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Hard-Hearted Barbara

Updated: Aug 7

For well over 450 years people have been singing and playing some version of "Barbara Allen", one of the oldest and most collected folk songs in the English language. The beguiling story and infatuating tune have brought a tear to many an eye.

The story reads like the script of a Middle Ages soap opera: In the town of Scarlet (or London, or Dublin) lives a fair maid who turns many a head, including that of young William (or John, or Jimmy) who wins her over. However, “Sweet William” becomes a bit of a cad in Barbara’s eyes when he toasts a couple of young ladies in a tavern while in her company. At some point afterward, (generally described as either the merry month of May or around Martinmas day in the Fall), William becomes ill to the point that he takes to his death bed. We never find out what he’s suffering from, but at the time of the inception of the song, you were likely to die from just about anything, including dirty looks. He sends his servant to fetch Barbara so that he may say his final goodbye, but she offers only the cold observation that he appears to be dying. Still miffed from being slighted at the tavern, she then leaves without giving him a goodbye kiss. Later, hearing a church bell tolling William’s death, Barbara is overcome with regret and realizes she’s been a bit hard on the lad. She then decides to die as well. But…to reconcile the tragedy, the two are buried side by side in the old church yard. Eventually a rose grows from William’s grave, a briar from Barbara’s, and the two plants entwine to form a “true lover’s knot” as the “rose grew ‘round the briar.”

Over its long existence the song has been known by alternate titles: “The Ballet of Barbara Allen”, “Barbara Allen’s Cruelty”, “Barbarous Ellen”, “Edelin”, “Hard Hearted Barbary Allen”, “The Sad Ballet of Little Johnny Green”, “Sir John Graham”, “Bonny Barbara Allen”, “Barbry Allen”, and who knows how many more, but the arc of the story remains intact.

English Parliamentarian, diarist, and wit Samuel Pepys is the first to mention Barbara Allen in print. He describes hearing it during New Year’s festivities in 1666:

"Up by candlelight again, and wrote the greatest part of my business fair, and then to the office, and so home to dinner, and after dinner up and made an end of my fair writing it, and that being done, set two entering while to my Lord Bruncker's, and there find Sir J. Minnes and all his company, and Mr. Boreman and Mrs. Turner, but, above all, my dear Mrs. Knipp, with whom I sang, and in perfect pleasure I was to hear her sing, and especially her little Scotch song of 'Barbary Allen'"

Writer Oliver Goldsmith in 1765 confesses “an old dairymaid sung me into tears with…’The Cruelty of Barbara Allen.’”

The author of Barbara Allen is unknown. It’s also unknown if it originated in Scotland, England, or some other place. The song was most likely introduced into the public domain by a wandering troubadour, and eventually passed down through generations like a family heirloom. Ballads and dance tunes were as much a part of people’s lives and culture as their furniture, pets, or any other possessions. And when immigration to the New World began, those who left their ancestral homes for whatever reasons brought their music with them. The song arrived in America with English and Scots-Irish colonists in the seventeenth century and gradually made its way throughout the country during expansion, slightly reinterpreted each time it was passed along.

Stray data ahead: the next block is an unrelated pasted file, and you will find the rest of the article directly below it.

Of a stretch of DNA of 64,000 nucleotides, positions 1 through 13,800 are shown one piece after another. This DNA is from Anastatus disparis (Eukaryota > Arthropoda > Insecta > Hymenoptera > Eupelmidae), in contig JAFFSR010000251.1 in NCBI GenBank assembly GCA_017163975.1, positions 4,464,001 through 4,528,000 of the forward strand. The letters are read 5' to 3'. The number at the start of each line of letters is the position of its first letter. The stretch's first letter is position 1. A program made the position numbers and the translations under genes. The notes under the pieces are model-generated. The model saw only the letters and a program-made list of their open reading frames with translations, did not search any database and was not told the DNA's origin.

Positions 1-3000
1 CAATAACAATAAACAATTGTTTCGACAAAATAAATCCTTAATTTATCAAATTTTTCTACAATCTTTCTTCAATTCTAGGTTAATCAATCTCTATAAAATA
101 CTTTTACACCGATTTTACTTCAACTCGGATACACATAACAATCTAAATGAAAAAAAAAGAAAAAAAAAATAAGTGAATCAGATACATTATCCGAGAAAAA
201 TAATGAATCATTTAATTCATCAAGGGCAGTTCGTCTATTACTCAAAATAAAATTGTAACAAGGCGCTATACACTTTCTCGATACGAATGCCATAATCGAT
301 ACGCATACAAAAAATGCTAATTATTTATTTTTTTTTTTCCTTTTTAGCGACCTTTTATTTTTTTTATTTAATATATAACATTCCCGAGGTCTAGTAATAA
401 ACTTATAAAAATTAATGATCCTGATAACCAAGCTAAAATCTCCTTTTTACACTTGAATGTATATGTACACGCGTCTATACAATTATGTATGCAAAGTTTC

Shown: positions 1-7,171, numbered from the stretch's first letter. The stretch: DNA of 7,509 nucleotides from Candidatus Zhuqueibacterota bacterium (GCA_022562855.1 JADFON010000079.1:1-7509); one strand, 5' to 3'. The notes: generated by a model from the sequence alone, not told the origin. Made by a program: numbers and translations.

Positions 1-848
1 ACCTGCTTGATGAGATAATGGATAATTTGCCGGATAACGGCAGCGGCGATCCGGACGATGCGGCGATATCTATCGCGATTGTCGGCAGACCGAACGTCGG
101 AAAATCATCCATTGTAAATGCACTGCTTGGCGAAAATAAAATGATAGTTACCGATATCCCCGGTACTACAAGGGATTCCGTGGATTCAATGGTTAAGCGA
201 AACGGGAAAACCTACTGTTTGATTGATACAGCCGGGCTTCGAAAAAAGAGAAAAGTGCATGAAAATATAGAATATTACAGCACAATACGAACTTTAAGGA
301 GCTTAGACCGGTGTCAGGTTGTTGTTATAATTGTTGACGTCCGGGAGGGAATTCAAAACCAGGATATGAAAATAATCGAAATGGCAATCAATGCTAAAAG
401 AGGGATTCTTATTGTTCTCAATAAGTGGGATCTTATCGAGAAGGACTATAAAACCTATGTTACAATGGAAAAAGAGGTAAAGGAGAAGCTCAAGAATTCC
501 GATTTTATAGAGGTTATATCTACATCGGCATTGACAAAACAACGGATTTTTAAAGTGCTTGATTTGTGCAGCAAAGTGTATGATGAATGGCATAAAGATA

The song’s first publication was in 1690 as a Broadside Ballad: a hand-printed single sheet of cheap paper featuring verse and occasionally a woodcut illustration, usually selling for about a penny. Its popularity continued into the eighteenth century with another printing titled “Bonny Barbara Allen” in 1740, and later as two different versions included in a 1765 collection: Reliques of Ancient English Poetry. The selections were called “Barbara Allen’s Cruelty” and “Sir John Grehme and Barbara Allen.” The first sheet music version in the U.S. was printed in 1836, where it became a repertoire staple for any parlor musician who could carry a tune.

American musicologist Alan Lomax wrote in his book The Folk Songs of North America: “This ballad, if no other, travelled west with every wagon.” “They sang Barbara Allen in Texas”, he continues, “before the pale faces were thick enough to make the Indians consider a massacre worthwhile.”

There are in the neighborhood of around 500 recordings of the song, including one by Joan Baez, as well as Bob Dylan, Simon & Garfunkel (and a later solo effort from Garfunkel that is over-the-top melodramatic, but nonetheless hauntingly beautiful), Tom Rush, Pete Seeger, the Everly Brothers, Jean Ritchie and countless others from the folk idiom. Loftier, more refined versions have been adapted for the classical world by the likes of Andreas Scholl for the Orpheus Chamber Orchestra, as well as numerous choral works, and various solo instrumental treatments. There is also a wonderful arrangement by Steven Bernstein that provides the background for a touching scene in the classic 1951 British movie production of “A Christmas Carol.”

But the earliest known recording of "Barbara Allen" is from 1907. It was recorded on a wax cylinder by composer and musicologist Percy Grainger of Lincolnshire folk singer Joseph Taylor. A copy of the recording still exists, but you’ll have to listen to it in the British Library Reading Rooms. However, for a good collection featuring various artists and versions try out this podcast:

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